Cardew Robinson

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Cardew Robinson
Born Douglas John Cardew Robinson
(1917-08-14)14 August 1917
Goodmayes, Essex, England
Died 28 December 1992(1992-12-28) (aged 75)
Roehampton, London, England
Cause of death Bowel infection
Nationality British
Occupation Comedy actor

Douglas John Cardew Robinson (14 August 1917 – 28 December 1992) was a British comic, whose craft was rooted in the music hall and Gang Shows.

Early life and career[edit]

Born in Goodmayes, Essex, Robinson was educated at Harrow County School for Boys. He enjoyed acting in school productions and loved the books of Frank Richards, featuring Billy Bunter of Greyfriars and the weekly magazine The Gem with the adventures of Ralph Reckness Cardew of St. Jim's. In the early 1930s, while at Harrow County School for Boys, he wrote for the school magazine, the 'Gaytonian'.[1] On leaving school, he took a job with a local newspaper, but it folded and he then joined Joe Boganny's touring Crazy College Boys, which opened at the Lyric Theatre, Hammersmith, London. However, Robinson knew that he required a more traditional training and went into repertory theatre, where one of his roles was as the monster in an adaptation of Frankenstein. It was while serving in the RAF during the Second World War that he created his 'Cardew the Cad of the School' character. Promoted to flight-sergeant and put in charge of the show, Robinson toured France, Belgium and the Netherlands. After the war, he appeared with the commercial production of the Gang Show in variety theatres. He began in variety and also played the character on radio and stage and later in a film, Fun at St Fanny’s. 'Cardew the Cad' became a cartoon strip in Film Fun, a children’s comic of the period.

Television, films and theatre[edit]

Robinson had appeared in films as early as 1938, starting in a short in the series Ghost Tales Retold and following it ten years later with A Piece of Cake starring Cyril Fletcher. He successfully made the transition from Variety and radio into TV and films. In the latter, he nearly always played small but memorable cameo parts, thus an early theatrical review mentioned “…Mr Cardew Robinson, who seems to specialise in grotesques…”. Unusually, in the 1956 film Fun at St Fanny’s he had one of the main roles playing himself and received second to top billing. One of his last appearances on television, in an episode of Last of the Summer Wine, in which he played a hen-pecked husband, led astray by Compo and Clegg, showed him to be a fine exponent of physical comedy into his 70s. He also appeared in an episode of Hancock's Half Hour. When Hancock was holding a reunion of his old army friends, Cardew Robinson was the only one who appeared not to have become staid and boring - but when he took off his scarf, it was seen that he had become a vicar.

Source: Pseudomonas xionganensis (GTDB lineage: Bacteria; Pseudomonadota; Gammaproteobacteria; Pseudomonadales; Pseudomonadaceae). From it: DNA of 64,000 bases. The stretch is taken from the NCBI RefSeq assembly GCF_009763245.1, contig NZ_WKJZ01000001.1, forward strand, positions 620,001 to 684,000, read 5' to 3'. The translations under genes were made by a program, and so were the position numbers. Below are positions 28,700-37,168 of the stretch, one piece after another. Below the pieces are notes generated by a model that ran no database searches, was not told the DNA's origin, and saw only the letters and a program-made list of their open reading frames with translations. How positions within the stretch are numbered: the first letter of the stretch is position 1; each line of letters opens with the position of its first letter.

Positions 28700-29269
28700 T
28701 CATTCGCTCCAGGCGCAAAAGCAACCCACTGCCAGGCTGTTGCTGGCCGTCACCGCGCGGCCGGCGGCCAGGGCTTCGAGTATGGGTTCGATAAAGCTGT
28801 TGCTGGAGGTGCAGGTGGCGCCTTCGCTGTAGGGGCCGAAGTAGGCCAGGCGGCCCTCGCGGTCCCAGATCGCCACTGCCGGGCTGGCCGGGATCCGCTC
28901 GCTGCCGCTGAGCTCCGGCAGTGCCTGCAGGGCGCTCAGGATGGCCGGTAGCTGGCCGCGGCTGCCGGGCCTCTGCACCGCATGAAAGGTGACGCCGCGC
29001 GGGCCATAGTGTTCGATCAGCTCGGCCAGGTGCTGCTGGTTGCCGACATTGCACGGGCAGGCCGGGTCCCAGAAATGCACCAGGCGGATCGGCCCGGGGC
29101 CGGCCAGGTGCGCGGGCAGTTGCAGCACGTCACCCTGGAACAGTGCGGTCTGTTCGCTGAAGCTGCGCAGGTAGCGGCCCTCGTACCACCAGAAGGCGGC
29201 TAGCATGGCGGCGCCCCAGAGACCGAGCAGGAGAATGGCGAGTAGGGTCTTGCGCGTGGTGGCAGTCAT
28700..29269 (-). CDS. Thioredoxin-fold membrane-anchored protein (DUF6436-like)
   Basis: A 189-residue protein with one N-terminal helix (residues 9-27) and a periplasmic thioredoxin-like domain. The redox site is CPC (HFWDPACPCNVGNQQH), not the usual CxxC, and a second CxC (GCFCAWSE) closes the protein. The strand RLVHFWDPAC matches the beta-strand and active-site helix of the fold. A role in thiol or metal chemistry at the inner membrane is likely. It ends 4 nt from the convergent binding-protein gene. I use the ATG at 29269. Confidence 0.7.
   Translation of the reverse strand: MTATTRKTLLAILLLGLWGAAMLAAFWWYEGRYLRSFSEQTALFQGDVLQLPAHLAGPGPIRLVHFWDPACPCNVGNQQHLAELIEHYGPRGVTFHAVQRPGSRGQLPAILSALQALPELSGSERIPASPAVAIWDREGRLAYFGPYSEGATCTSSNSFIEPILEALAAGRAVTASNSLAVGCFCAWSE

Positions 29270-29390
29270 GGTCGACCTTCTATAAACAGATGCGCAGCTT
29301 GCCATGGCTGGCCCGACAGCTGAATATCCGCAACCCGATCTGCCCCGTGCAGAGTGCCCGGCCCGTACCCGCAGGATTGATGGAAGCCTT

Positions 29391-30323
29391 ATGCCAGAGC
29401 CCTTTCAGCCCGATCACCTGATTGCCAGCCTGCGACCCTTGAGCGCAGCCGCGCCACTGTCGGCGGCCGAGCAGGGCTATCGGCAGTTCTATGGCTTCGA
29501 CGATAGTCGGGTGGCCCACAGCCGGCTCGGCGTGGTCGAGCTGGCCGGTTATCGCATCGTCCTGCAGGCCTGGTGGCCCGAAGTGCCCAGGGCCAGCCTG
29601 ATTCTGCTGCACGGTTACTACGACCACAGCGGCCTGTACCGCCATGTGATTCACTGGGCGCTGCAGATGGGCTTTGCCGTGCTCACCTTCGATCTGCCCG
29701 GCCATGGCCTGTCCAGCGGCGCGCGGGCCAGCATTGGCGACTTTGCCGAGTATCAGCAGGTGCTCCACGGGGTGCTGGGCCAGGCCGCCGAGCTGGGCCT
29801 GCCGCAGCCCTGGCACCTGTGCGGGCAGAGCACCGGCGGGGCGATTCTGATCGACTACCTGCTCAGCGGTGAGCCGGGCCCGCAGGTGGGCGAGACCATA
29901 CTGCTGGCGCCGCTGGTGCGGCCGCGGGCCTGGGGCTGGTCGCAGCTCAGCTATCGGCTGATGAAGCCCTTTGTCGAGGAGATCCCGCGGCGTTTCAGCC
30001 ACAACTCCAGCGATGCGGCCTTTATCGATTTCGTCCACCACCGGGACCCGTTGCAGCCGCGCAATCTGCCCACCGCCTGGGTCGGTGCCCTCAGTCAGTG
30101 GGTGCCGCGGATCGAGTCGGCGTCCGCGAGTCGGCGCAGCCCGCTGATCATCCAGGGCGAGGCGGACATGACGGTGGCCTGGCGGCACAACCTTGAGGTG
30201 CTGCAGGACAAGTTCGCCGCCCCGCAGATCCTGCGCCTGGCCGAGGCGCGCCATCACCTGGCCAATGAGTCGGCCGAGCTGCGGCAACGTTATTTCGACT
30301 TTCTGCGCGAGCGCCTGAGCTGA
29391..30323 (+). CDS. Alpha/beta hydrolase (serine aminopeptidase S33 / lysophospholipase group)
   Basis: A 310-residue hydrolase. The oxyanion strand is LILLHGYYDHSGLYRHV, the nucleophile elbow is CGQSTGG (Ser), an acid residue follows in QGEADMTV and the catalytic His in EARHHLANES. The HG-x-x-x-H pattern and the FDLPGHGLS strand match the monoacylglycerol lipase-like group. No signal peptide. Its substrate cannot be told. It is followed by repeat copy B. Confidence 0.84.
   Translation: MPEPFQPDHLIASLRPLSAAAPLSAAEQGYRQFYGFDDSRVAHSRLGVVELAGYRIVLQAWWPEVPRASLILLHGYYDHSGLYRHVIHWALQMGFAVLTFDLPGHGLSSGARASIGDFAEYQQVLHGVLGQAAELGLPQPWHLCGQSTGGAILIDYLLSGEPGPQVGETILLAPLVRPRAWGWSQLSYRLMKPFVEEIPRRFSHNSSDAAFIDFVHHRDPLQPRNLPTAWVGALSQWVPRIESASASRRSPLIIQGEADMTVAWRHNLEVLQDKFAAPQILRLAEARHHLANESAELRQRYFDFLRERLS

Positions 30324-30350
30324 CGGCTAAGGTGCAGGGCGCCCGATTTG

In the production of Camelot in London in 1964, Robinson played King Pellenore. The show apparently ran for 650 performances, although it was not well received by the critics. Also, in 1964, Robinson's TV work included the series 'Fire Crackers', featuring the day-to-day challenges and mishaps of the Cropper's End Fire Brigade. Cardew Robinson was best known in Britain for appearances on TV and in radio shows like You’ve Got to be Joking which he created, as well as Does the Team Think…. He only acted in one Carry On film, Carry On Up the Khyber; he played a fakir drawing the memorable line from Bernard Bresslaw, whose character, Bungdit Din, tells him to “Fakir…off!”.

Obituary[edit]

Robinson died at the age of 75. His obituary in The Times, described him as “a quiet studious man, whose private face belied his public appearance”. A letter to the paper from a later headmaster of his old school, talked about his “generous spirit”. He had divorced before he died, but had two daughters, Leanne and Lindy.

Selected filmography[edit]

References[edit]

External links[edit]